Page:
"You listen to some of these weathermen with their gloom and doom and they say, 'we're all going to be under water . . . well actually we were under water that one time so maybe they're right." Radio New Orleans at its finest.
Dr. John is a must-see at 3:20. He's been working in new tracks from The City That Care Forgot, and based on a sneak preview over the holidays this one will make him the most uncensored musician in New Orleans when it debuts in June. We listened to hundreds of tracks to compile the New Orleans Musicians Relief Fund benefit ReDefine 8/29 download and I thought I had my fill of post-Katrina songs. It turns out I haven't.
The "Turbinton's House" Tribute is this afternoon in the WWOZ Jazz Tent to honor Earl "The African Cowboy" Turbinton and his brother, Willie Tee, who both passed away within the last year. Too soon, and both very missed. Each New Orleans musician is distinctive enough to each leave a void that can never be filled, but each also mentors a new generation in a way that no other city offers. They gather in a rolling sideshow of bands as exemplified by Paul Sanchez and his Rolling Sideshow. Paul's former band Cowboy Mouth also plays today. John Thomas Griffith of Cowboy Mouth was in The Fate Brothers with NOMRF founder Jeff Beninato, and all these ties reinforce the sense that everyone you love is just up the festival track.
Jeff now plays bass with Bryan Lee Lee and the Blues Power Band. The Braille Blues Daddy mentored Kenny Wayne Shepard as a young prodigy, and Kenny Wayne will be playing the Fest next weekend. Bryan will rock the Rivershack tonight before heading to a festival in Germany. He's one of the many New Orleans musicians back on the road after losing a steady gig to the storm, and his "Katrina Was Her Name" is up for Best Contemporary Blues Album at next month's Handy Awards. But first it's off to Ingolstadt, fictional (hopefully) home of Mary Shelly's Frankenstein.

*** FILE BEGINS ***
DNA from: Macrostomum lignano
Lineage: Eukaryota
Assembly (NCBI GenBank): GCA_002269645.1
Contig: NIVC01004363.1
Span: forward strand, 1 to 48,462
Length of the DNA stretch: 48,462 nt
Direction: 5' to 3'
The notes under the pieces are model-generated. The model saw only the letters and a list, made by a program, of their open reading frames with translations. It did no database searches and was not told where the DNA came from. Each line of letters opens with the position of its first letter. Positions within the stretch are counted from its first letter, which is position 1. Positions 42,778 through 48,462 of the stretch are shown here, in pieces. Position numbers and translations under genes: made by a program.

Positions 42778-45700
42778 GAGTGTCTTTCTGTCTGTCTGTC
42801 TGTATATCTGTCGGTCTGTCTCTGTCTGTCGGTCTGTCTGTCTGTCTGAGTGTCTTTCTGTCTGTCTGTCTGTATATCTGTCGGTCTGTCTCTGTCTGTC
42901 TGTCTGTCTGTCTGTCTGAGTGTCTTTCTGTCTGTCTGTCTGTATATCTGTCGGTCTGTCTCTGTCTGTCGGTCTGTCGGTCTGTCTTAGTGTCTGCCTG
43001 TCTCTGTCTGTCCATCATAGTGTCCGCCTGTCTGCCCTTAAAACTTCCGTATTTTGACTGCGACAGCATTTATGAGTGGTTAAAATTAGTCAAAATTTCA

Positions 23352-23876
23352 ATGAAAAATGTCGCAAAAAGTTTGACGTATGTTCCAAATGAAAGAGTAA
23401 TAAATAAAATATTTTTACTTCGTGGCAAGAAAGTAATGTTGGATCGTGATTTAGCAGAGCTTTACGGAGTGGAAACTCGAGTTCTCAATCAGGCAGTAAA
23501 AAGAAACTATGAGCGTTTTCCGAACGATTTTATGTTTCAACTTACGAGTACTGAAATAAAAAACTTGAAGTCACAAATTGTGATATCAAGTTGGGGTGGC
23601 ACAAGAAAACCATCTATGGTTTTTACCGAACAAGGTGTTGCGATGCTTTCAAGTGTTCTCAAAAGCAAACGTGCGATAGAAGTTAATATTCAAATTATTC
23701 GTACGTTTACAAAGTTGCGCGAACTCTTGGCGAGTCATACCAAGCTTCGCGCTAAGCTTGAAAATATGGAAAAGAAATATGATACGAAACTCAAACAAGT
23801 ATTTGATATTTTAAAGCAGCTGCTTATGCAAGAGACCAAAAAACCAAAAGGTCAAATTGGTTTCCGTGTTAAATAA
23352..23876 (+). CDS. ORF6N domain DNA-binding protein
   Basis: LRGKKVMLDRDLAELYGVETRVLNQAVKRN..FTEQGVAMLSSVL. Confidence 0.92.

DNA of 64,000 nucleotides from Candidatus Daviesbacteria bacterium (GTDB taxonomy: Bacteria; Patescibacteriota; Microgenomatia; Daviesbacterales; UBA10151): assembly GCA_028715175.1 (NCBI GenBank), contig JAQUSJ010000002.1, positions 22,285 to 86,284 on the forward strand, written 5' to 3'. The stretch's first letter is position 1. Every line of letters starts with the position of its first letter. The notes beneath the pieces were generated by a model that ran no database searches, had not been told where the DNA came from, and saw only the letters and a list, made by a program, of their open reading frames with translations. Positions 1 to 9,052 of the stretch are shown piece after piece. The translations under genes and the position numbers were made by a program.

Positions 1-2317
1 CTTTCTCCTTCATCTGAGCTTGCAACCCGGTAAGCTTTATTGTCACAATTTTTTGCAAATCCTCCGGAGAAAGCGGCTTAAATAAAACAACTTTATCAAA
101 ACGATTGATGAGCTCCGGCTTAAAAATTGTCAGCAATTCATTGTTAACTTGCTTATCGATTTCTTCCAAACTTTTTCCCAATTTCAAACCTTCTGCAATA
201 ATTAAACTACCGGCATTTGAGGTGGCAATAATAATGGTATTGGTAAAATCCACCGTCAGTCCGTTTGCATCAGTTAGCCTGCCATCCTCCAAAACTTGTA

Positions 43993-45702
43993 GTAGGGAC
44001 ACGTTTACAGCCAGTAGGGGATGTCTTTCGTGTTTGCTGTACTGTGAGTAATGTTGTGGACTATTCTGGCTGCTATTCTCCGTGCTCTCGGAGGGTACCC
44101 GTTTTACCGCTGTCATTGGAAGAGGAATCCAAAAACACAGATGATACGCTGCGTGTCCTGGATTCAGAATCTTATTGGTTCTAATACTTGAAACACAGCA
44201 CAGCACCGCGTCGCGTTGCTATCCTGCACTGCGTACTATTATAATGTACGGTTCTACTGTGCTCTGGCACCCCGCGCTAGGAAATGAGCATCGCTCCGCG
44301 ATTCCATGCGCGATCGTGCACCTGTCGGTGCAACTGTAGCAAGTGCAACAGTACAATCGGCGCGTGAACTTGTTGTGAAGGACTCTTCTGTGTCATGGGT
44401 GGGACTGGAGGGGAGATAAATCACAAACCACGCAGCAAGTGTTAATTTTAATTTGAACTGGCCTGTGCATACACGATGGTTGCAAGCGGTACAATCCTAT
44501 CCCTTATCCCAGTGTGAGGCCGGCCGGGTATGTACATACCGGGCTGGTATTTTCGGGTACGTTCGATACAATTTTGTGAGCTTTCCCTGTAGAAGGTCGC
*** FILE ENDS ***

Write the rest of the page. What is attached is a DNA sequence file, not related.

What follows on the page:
Back at the Jazz and Heritage Festival, the rain is finally coming down and Big Jay McNeely, a founder of rock and roll, is taking the stage. Known for leading strolls out of clubs and around the block, he was once arrested for disturbing the peace on one of his second lines. His band kept playing until he was bailed out, came back to the club and finished the song. In the '40s, Big Jay once crawled from home plate to first base on his back while playing sax in an LA stadium. His stage show made him one of Jimmy Hendrix' biggest influences, and eventually got him banned from LA. He introduced his track 3-D, available from the nomrf Sax on the Web download, with:
"When I was 21 I recorded this number. I'll be 81 on Tuesday, so here we go . . . "
Yesterday Robert Plant played "Fortune Teller" as Allen Toussaint beamed backstage. He also loaded up on swamp pop at the Louisiana Music Factory, as any good visitor should.
John Boutte just stopped by the WWOZ tent to thank New Orleans visitors for supporting its music. He also described the challenge of bringing music to fans ready to let the good times roll, while waiting for the recovery of your home town.
"People are still dying from the devastation from the failure of the federal levees and they're dying in auto accidents trying to make it back home, they're dying from increased substance abuse, people are being thrown out of their homes, living in facilities, but yet here we are. We're still trying to make it through. Thank God we do have a little distraction, and thank the world for helping us."
John specifically thanked the Threadheads, a jazzfest supergroup, for funding his and Paul Sanchez' new cd, and closed with "Showing Up for the Party":
"I'm showing up for the party so everyone can see. I'm showing up for the party, but I know it's not for me."